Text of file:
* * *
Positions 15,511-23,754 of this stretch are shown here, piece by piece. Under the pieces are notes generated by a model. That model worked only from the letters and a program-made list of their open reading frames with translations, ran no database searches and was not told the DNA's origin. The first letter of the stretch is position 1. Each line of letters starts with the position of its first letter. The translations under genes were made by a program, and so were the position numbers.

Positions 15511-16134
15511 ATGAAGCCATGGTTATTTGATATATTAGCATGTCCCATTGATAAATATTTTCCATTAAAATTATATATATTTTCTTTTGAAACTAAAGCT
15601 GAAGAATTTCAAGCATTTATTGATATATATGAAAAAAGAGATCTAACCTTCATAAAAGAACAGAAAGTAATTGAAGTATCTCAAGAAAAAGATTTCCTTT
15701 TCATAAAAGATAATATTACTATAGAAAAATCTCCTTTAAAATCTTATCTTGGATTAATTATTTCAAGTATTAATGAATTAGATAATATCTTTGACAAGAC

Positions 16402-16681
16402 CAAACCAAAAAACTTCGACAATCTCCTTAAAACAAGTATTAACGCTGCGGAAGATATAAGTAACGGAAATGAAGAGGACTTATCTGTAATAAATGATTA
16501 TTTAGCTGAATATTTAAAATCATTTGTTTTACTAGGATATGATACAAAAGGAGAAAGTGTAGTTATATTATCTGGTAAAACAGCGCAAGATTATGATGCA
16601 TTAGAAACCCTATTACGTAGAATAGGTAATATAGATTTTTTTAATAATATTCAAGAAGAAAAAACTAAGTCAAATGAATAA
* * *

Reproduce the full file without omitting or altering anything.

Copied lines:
Positions 15,511-23,754 of this stretch are shown here, piece by piece. Under the pieces are notes generated by a model. That model worked only from the letters and a program-made list of their open reading frames with translations, ran no database searches and was not told the DNA's origin. The first letter of the stretch is position 1. Each line of letters starts with the position of its first letter. The translations under genes were made by a program, and so were the position numbers.

Positions 15511-16134
15511 ATGAAGCCATGGTTATTTGATATATTAGCATGTCCCATTGATAAATATTTTCCATTAAAATTATATATATTTTCTTTTGAAACTAAAGCT
15601 GAAGAATTTCAAGCATTTATTGATATATATGAAAAAAGAGATCTAACCTTCATAAAAGAACAGAAAGTAATTGAAGTATCTCAAGAAAAAGATTTCCTTT
15701 TCATAAAAGATAATATTACTATAGAAAAATCTCCTTTAAAATCTTATCTTGGATTAATTATTTCAAGTATTAATGAATTAGATAATATCTTTGACAAGAC

Positions 16402-16681
16402 CAAACCAAAAAACTTCGACAATCTCCTTAAAACAAGTATTAACGCTGCGGAAGATATAAGTAACGGAAATGAAGAGGACTTATCTGTAATAAATGATTA
16501 TTTAGCTGAATATTTAAAATCATTTGTTTTACTAGGATATGATACAAAAGGAGAAAGTGTAGTTATATTATCTGGTAAAACAGCGCAAGATTATGATGCA
16601 TTAGAAACCCTATTACGTAGAATAGGTAATATAGATTTTTTTAATAATATTCAAGAAGAAAAAACTAAGTCAAATGAATAA